45. The Infinitive may be used as (1) a Noun, (2) an Adjective, or (3) an Adverb.

46. The Noun Uses of the Infinitive are as follows:

1 Subject of a Verb: To love her is a liberal education. 2 Direct Object of a Verb: My whole life long, I learned to love.

3 Predicate Noun: Thy Godlike crime was to be kind.
4 Appositive (72): It is not death to die.

5 Object of Preposition: None knew thee but to love
thee.

Most 6 Attributive Complement after certain verbs (26):
dead like a rascal to be punished.
actier
I
neub

Note: The construction illustrated in (6) is by some
grammarians regarded as an Infinitive with a subject in
the Objective Case: rascal would then be explained as the
subject of the Infinitive to be punished.

Exercise 25. In the following sentences, find the infinitives and tell which use of the noun each has:

1 We learned from our wistful mothers

To call old England “home.”

2 Tis sweet to hear the watchdog's honest bark. portier

3 To innovate is not to reform.

4 Contented, he forgets to fly away.

5 I've help'd him to pen many a line for bread, al

6 The chief art of learning is to attempt but one thing at a time.

7 It takes a long time to feel the world's pulse.^

8 Comfort it is to say

"Of no mean city am I."

9 Who loves not to explore

That palace of Old Time?

10 Dr. Johnson said that no man but a blockhead ever

wrote except to earn money.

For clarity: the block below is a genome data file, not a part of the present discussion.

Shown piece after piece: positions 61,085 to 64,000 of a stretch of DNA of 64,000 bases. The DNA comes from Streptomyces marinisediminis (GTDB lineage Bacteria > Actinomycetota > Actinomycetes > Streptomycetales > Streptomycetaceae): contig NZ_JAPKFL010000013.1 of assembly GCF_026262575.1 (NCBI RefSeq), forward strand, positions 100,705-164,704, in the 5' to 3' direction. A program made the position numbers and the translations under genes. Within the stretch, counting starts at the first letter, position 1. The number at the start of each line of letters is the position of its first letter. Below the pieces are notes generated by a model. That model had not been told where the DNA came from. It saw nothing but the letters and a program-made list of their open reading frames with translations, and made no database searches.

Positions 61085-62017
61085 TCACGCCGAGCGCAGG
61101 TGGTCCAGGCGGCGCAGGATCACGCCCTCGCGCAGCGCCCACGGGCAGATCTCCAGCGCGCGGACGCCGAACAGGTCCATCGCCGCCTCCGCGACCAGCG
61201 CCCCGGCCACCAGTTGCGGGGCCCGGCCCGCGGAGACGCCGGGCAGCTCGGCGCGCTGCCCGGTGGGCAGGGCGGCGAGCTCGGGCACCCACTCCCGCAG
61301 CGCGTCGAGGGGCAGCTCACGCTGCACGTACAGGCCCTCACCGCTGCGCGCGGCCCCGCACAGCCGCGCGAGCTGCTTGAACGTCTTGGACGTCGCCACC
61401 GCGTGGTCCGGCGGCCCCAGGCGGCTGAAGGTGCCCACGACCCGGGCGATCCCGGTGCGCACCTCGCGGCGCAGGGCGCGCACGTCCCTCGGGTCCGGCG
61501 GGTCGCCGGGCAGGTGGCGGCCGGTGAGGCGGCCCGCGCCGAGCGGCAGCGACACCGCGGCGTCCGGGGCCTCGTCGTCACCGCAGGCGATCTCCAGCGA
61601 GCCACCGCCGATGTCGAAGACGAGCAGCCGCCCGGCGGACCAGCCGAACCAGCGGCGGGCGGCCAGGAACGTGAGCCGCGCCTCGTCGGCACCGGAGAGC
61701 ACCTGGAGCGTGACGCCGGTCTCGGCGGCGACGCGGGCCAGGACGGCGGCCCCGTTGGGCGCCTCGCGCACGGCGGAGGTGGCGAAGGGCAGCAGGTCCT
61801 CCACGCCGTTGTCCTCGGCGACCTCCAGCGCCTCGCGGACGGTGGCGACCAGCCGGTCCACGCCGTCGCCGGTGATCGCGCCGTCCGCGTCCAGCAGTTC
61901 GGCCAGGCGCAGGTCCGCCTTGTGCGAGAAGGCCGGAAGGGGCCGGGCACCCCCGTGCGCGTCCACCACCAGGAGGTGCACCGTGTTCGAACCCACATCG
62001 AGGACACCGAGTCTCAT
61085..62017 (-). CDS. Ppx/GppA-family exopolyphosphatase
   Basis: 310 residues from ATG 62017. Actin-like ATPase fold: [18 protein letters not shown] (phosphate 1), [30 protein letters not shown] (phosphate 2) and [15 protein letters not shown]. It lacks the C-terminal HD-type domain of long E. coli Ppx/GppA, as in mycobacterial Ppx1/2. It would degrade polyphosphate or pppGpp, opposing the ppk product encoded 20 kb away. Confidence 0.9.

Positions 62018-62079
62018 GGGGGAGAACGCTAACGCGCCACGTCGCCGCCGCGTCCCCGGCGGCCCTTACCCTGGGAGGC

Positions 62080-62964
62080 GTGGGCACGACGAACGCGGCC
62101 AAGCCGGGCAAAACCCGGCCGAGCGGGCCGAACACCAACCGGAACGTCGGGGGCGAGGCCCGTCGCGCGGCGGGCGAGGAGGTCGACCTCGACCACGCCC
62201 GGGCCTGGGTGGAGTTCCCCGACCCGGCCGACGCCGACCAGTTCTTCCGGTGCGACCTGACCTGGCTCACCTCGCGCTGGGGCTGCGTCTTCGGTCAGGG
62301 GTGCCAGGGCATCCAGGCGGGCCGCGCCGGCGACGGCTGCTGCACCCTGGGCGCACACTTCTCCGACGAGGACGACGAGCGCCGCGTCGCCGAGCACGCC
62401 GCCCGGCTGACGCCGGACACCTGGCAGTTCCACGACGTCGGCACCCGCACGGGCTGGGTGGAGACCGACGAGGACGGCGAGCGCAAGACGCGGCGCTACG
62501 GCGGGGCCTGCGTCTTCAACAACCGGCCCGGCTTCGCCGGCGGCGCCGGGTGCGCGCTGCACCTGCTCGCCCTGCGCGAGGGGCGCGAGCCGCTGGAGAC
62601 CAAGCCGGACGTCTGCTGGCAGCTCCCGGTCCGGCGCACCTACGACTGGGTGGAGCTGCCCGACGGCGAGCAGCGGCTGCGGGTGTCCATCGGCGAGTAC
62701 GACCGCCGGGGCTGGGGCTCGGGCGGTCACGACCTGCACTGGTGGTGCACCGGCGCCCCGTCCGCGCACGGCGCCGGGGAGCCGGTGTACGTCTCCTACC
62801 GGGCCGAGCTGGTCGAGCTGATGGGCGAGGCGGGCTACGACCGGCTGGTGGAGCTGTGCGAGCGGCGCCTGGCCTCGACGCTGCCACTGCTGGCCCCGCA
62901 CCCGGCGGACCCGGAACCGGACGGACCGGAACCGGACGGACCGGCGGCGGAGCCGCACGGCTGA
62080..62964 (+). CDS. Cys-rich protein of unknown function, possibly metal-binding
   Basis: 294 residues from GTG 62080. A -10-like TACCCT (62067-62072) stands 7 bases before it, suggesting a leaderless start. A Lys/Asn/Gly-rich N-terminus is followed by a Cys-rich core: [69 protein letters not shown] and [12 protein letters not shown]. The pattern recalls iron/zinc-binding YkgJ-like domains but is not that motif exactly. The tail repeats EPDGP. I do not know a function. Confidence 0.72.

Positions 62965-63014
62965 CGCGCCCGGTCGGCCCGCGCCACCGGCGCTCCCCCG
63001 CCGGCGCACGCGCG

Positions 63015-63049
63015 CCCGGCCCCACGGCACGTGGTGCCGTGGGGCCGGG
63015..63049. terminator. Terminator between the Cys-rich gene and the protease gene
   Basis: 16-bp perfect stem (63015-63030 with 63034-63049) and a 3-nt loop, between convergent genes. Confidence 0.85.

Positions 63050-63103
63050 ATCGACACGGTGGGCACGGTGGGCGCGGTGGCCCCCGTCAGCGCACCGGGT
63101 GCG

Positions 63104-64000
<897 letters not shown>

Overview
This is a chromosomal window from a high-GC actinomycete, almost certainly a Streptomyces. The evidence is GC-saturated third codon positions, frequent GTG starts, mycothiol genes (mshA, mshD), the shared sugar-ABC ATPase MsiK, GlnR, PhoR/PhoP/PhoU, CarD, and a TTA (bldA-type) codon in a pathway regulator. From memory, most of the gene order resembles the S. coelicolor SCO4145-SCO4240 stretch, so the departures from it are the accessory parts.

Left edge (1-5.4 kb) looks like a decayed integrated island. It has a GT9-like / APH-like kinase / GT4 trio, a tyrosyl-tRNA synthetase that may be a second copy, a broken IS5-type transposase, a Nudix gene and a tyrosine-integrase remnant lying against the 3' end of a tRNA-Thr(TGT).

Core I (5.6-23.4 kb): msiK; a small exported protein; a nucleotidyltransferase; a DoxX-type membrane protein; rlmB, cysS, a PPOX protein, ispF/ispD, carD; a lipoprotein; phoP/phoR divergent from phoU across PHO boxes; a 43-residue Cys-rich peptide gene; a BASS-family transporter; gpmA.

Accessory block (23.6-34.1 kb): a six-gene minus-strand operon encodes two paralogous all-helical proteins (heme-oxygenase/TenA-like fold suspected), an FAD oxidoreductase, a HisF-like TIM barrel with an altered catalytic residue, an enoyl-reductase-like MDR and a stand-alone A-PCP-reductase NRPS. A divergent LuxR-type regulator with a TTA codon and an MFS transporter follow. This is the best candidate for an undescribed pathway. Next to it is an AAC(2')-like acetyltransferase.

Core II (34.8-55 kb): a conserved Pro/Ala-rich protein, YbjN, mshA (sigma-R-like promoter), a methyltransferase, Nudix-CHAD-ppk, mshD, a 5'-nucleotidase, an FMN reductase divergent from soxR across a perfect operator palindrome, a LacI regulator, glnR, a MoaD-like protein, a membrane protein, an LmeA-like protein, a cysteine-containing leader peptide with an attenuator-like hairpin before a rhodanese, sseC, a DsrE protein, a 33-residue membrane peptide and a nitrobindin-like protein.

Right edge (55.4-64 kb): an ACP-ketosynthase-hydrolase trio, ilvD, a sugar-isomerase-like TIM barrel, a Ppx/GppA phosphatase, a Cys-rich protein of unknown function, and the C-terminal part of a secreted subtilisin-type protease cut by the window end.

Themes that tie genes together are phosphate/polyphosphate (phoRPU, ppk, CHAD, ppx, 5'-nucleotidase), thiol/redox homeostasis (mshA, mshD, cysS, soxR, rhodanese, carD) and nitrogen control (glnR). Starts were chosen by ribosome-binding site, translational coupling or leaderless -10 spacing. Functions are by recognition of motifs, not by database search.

11 To lag and drowse unbetimes is, on this short day

of frost and sun, to sleep before evening.

12 Still the bitter fate is mine,

All delight unshared to see.

13 From the sacred shore I stand on, I command thee:

to retreat!

14 Learning has also a function of guidance: to build

high places whereon to plant the clear and flaming lights of experience.

15 We will not dare to doubt thee.

16 In the age of Cortez and of Raleigh dreamland had Iceased to be dreamland.

17 The greatest of my pride is to see my ewes graze. 18 Hath he deserved to lose his birthright thus?

19 To die is to be banish'd from myself.

20 My choice it is, and pride,

On my own lands to find my sport,

In my own fields to ride.

47. The Infinitive used as an Adjective is (1) a Direct Modifier of a Noun or (2) is used as a Predicate Adjective to complete an Intransitive Verb or a Passive Verb (21) (27): as,

1 Night is the time to weep.

2 Rich soils are often to be weeded.

Exercise 26. In the following sentences, find the infinitives and tell which use of the adjective each has:

1 Seldom has English statesmanship had such a tale to tell.

to

2 Teach me the way to die.

3 Some books are to be tasted, others to be swallowed, and some few to be chewed and digested.

4 Now is your time to learn.

5 In fact the theory has been perceived to be a cheat.

6 Hast aught to match with mine?

7 Here were a goodly place wherein to die.

8 Such men are not to be trusted.

9 This is the governing motive of his immense labors to accomplish radical economical reform.